As students prepare to return to school, Chief Timothy Hanlon and the Whitman Police Department, and Chief Michael Miksch and the Hanson Police Department, would like to offer students, parents and motorists several important safety tips.
“The return to school, even with all of the changes that are in place as a result of the COVID-19 pandemic, is a time when motorists must take extra precautions to be alert for children and their families,” Chief Hanlon said. “Motorists must also remember that it is never lawful to pass a school bus when children are getting on and off or when its lights are flashing.”
“We encourage all Whitman-Hanson parents and their children to review the following safety tips,” Chief Miksch said. “With remote and hybrid learning plans still in place as a result of the pandemic, parents must also be aware of safety tips involving their children being online more during the school day.”
Safety While Traveling to School
The National Safety Council (NSC) provides the following tips for students and parents to safely get to school:
Walking to school:
- Walk on the sidewalk, if one is available; when on a street with no sidewalk, walk facing the traffic
- Before you cross the street, stop and look left, right and left again to see if cars are coming
- Make eye contact with drivers before crossing and always cross streets at crosswalks or intersections
- Stay alert and avoid distracted walking. Never walk while texting. If you need to respond to a text, move out of the way of others and stop on the sidewalk. Never cross the street while using an electronic device. Do not wear earbuds while walking across the street.
Riding a bicycle to school:
- Ride on the right side of the road, with traffic, and in single file
- Come to a complete stop before crossing the street; walk bikes across the street
- Stay alert and avoid distracted riding
- Make sure your child always wears a properly fitted helmet and bright clothing
Riding the bus to school:
- Go to the bus stop with your child to teach them the proper way to get on and off the bus
- Teach your children to stand six feet (or 3 giant steps) away from the curb
- If your child must cross the street in front of the bus, teach him or her to walk on the side of the road until they are 10 feet ahead of the bus; your child and the bus driver should always be able to see each other
Driving your child to school:
- Stay alert and avoid distracted driving
- Obey school zone speed limits and follow your school’s drop-off procedure
- Make eye contact with children who are crossing the street
Safety Tips for Motorists
It is important that motorists be alert while driving, especially in school zones and residential neighborhoods. Children can be unpredictable and may ignore hazards and take risks. The NSC provides the follow tips for motorists:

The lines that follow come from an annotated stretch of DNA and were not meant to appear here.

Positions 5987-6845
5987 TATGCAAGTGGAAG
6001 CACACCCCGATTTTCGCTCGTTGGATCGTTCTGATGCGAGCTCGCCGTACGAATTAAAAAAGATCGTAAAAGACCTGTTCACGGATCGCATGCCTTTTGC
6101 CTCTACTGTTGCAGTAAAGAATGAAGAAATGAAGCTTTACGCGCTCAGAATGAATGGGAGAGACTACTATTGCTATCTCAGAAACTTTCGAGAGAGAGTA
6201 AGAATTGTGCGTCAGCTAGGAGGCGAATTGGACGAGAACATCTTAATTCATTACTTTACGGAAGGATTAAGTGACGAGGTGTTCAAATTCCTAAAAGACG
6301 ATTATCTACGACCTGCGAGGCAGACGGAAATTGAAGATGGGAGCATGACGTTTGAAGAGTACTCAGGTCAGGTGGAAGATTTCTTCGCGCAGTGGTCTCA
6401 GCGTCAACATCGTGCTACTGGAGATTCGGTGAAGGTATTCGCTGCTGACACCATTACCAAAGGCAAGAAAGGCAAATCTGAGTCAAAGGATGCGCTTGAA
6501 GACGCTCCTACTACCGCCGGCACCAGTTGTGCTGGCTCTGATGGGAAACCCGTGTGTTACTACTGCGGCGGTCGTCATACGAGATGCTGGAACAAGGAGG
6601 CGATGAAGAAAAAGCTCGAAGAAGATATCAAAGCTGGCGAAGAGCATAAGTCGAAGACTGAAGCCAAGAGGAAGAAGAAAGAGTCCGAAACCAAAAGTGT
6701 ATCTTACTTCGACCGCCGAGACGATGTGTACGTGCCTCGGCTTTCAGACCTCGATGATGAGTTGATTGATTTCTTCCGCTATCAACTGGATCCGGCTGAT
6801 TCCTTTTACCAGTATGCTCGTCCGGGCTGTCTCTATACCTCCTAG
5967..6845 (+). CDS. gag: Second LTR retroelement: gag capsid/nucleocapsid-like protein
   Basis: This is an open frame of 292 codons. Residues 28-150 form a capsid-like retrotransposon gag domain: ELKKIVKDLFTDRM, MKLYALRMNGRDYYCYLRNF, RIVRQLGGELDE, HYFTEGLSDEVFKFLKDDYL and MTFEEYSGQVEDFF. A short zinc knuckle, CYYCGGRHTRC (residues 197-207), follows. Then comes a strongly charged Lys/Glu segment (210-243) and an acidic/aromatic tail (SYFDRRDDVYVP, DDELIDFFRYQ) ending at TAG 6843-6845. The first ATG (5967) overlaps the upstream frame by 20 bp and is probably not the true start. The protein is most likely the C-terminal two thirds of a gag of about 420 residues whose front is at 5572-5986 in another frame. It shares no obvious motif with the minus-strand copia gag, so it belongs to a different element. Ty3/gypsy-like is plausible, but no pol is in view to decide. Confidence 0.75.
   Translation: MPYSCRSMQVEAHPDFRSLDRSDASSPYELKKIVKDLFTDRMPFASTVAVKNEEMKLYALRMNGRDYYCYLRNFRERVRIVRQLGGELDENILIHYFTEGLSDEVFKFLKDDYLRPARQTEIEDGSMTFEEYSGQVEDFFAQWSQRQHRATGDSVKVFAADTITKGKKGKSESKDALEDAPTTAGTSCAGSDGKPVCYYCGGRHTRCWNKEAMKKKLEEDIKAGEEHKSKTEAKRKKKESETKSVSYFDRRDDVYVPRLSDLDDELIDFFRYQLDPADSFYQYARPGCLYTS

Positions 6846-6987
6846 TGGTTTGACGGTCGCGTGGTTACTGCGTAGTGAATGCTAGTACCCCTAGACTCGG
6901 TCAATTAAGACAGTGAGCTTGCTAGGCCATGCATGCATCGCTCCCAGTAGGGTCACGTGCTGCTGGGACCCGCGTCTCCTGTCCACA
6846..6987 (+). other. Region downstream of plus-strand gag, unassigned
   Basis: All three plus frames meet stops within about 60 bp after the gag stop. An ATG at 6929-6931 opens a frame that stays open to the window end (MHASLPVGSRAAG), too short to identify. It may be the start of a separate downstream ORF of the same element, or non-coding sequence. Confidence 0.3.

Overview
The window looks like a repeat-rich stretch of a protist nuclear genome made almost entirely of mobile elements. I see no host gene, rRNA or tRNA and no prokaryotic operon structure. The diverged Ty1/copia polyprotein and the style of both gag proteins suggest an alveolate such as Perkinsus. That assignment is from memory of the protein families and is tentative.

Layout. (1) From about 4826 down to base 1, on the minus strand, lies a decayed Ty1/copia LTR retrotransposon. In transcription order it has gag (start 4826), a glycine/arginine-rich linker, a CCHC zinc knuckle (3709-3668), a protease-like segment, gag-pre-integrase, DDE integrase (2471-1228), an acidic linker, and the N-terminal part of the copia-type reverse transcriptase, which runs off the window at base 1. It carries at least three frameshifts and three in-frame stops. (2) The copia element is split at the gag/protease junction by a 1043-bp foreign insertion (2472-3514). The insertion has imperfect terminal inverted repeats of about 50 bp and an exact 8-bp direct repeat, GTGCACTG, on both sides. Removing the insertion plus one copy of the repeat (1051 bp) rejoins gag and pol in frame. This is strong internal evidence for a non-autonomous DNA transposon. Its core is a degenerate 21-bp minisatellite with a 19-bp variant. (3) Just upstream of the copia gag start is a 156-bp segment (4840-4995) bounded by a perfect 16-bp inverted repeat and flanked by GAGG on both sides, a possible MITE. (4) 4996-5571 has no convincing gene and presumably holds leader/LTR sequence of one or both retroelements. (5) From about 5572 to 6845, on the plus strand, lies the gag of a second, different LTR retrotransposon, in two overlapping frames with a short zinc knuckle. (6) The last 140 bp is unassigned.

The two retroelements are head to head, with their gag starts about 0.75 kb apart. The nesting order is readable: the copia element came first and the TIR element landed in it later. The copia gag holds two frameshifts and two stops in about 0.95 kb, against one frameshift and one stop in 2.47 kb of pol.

- Don’t block the crosswalk when stopped at a red light or waiting to make a turn, forcing pedestrians to go around you; this could put them in the path of moving traffic
- In a school zone when flashers are blinking, stop and yield to pedestrians crossing the crosswalk or intersection. Always stop for a school patrol officer or crossing guard holding up a stop sign
- Take extra care to look out for children in school zones, near playgrounds and parks, and in all residential areas
- Don’t honk or rev your engine to scare a pedestrian, even if you have the right of way
- Never pass a vehicle stopped for pedestrians
- If you’re driving behind a bus, allow a greater following distance than if you were driving behind a car
- Never pass a bus from behind – or from either direction if you’re on an undivided road – if it is stopped to load or unload children. It is illegal in all 50 states to pass a school bus that is stopped to load or unload children
- If the yellow or red lights are flashing and the stop arm is extended, traffic must stop
- The area 10 feet around a school bus is the most dangerous for children; stop far enough back to allow them space to safely enter and exit the bus
- When passing a bicyclist, proceed in the same direction slowly, and leave 3 feet between your car and the cyclist
- The most common cause of collision is a driver turning left in front of a bicyclist. Watch for bike riders turning in front of you without looking or signaling; children especially have a tendency to do this
- Watch for bikes coming from driveways or behind parked cars
Motorists are also reminded that the Massachusetts Hands-Free Law requires drivers to stay off of all electronic devices while driving.
Online Safety for Remote Learning
The Blackstone Police Department would also like to remind parents of ways they can help keep their children safe when they are online for remote learning.
Parents are urged to be aware of what their child is doing online, keep the computer in a common area of the house and become familiar with the remote learning tools your child is using.
Parents are also encouraged to talk to their children about cyber safety. The Massachusetts Department of Elementary and Secondary Education provides several resources for parents and guardians regarding online safety.